If you have read my last blog, you know what an expert I was at knowing who was coming up and down Summer Street in their cars. There was one sound that I dreaded: the bell.

Sometime in the summer before World War II, I could faintly hear a bell up Summer Street past the Seaview Garage. I would run out to the edge of the street and see, just coming over the hill, a horse and wagon. Its bell would ding-ding-ding as the horse stepped along.

The Gypsies were coming! I would hightail it out to the Station Street side of our house and hide in the corner outside the porch. As I heard the bell pass by on Summer Street, I would peek past the corner of the house and watch them pass the Bonneys’ and then out of site. I would be a wreck!

My Dad thought they came to town for the Marshfield Fair, to sell wares, read palms, cards and other Gypsy tricks. My Mom told me the gypsies stole children!

My Dad said that they came every year at fair time, and they camped down at the Round’s farm. That was the dirt road beside 91 Summer Street. I was told to stay in the yard, and to make sure Mom knew where I was. I did and did!

After supper, at dusk, I could hear chanting and singing faintly off toward the farm. When the wind was just right, I could smell a fire burning. As the next few years went by, the gypsies came and went. One year — I must have been 12 or 13 — I was now old enough to be a Boy Scout and had a compass. It was with me most of my time not in school, as taking it to school was forbidden, as there were some bullies that would take it.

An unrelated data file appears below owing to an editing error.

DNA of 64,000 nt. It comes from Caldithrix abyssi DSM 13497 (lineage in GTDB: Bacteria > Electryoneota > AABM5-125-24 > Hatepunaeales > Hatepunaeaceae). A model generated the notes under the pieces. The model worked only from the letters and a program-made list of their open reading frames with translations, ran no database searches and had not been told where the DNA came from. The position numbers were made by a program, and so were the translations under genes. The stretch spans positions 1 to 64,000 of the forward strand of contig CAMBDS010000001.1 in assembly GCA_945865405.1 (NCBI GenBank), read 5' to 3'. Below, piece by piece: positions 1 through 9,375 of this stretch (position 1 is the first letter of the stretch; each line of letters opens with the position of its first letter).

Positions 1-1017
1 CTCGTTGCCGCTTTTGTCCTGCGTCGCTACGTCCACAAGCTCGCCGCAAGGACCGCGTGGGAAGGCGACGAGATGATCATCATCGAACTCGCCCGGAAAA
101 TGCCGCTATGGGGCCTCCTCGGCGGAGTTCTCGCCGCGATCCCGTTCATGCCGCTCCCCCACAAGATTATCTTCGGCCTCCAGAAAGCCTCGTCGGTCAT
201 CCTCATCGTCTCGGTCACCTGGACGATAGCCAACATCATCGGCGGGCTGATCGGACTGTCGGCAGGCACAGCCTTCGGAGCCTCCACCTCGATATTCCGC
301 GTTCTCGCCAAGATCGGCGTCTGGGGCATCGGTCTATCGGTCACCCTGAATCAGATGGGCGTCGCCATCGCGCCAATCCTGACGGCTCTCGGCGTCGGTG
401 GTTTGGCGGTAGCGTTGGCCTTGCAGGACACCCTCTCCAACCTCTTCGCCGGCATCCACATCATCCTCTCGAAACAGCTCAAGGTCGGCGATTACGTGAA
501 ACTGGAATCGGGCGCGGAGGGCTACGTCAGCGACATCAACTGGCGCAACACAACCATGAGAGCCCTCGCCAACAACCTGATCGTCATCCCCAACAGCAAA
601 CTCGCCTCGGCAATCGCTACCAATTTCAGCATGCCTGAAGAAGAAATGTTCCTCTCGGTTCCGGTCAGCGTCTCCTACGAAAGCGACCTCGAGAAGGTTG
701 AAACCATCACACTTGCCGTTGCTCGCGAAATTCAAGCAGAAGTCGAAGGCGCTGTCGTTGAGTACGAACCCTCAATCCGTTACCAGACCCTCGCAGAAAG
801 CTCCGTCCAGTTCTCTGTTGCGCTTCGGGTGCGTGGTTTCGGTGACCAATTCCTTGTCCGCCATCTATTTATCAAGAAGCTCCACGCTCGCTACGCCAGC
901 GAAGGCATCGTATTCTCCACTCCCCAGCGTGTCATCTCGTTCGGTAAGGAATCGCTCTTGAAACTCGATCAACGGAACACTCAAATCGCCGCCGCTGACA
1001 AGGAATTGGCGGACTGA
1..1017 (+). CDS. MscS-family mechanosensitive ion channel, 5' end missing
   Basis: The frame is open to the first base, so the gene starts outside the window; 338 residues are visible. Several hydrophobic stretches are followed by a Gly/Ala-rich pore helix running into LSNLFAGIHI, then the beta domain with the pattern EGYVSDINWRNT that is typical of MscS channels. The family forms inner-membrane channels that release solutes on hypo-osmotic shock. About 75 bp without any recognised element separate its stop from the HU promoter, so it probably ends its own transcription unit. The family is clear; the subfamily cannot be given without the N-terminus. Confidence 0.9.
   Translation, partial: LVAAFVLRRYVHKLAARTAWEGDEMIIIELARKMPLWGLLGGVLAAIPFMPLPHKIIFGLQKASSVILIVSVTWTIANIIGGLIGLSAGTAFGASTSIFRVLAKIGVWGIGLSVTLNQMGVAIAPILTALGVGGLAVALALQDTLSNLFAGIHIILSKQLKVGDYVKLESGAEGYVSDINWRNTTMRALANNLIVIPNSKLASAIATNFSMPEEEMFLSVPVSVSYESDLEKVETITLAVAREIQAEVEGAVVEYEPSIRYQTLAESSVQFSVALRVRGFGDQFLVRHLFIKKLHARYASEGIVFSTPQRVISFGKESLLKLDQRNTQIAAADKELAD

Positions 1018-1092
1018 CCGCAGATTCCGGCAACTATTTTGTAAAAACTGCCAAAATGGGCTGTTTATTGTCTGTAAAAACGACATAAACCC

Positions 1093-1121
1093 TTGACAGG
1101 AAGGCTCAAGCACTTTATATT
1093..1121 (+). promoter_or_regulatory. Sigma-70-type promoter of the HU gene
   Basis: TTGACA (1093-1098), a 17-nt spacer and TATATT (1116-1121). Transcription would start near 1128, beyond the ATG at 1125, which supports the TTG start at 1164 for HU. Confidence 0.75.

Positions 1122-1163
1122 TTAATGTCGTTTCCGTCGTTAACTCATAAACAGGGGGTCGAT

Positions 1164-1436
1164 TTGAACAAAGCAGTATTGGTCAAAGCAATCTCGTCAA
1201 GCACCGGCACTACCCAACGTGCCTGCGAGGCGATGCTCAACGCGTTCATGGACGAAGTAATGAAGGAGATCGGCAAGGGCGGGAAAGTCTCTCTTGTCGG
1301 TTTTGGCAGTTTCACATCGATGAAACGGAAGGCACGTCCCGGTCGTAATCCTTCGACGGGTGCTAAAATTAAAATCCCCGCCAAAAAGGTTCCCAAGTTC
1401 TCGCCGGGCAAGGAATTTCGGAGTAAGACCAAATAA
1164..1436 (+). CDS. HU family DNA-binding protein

One afternoon I was sitting on the stone wall beside our house, trying to learn all of the directions and degrees for a merit badge, and then I heard the bell coming. I jumped up to look up Summer Street and sure enough, the Gypsies were coming. I was much older now, not a child anymore. I knew I could hide behind the big maple tree beside the house. I was about as big around as a pencil and the big tree would hide me. I would be able to see them up close as they passed.

As they approached, I had to slide around so as not to be seen, It worked — they went past, I could see the lady on the right side of the seat, the bright trim on the canvas cover, some tools attached to the wagon. I could even smell the horse.
As I came out on the south side of the tree and watched, the lady’s arm dropped down and she waved her finger. OH S—! She saw me! What to do?

I told my parents, and my Dad said not to worry. “They have been coming for years and no one has had any problems with them.”

I don’t remember when they stopped coming, nor did I ever find their campsite. My friend, the late Phil Randall, told me they camped not too far from the spring and not too far from his shop.
I recently spoke with a former Seaview resident, 90 year old Helen. She too remembers the Gypsies. Where they came from, or who they were, remains a mystery to me.

“Inside Every Older Person
Is A Younger Person Wondering
What The Hell Happened!”
Ray Freden, Marshfield, 70 years.

One Reply to “Strangers”

  1. That' s the first time I have ever heard about the gypsies! wow!!! And thanks for sending me the info about the bridgeway….it was exactly who you said it was…and I am thrilled to have the name in my memory bank..

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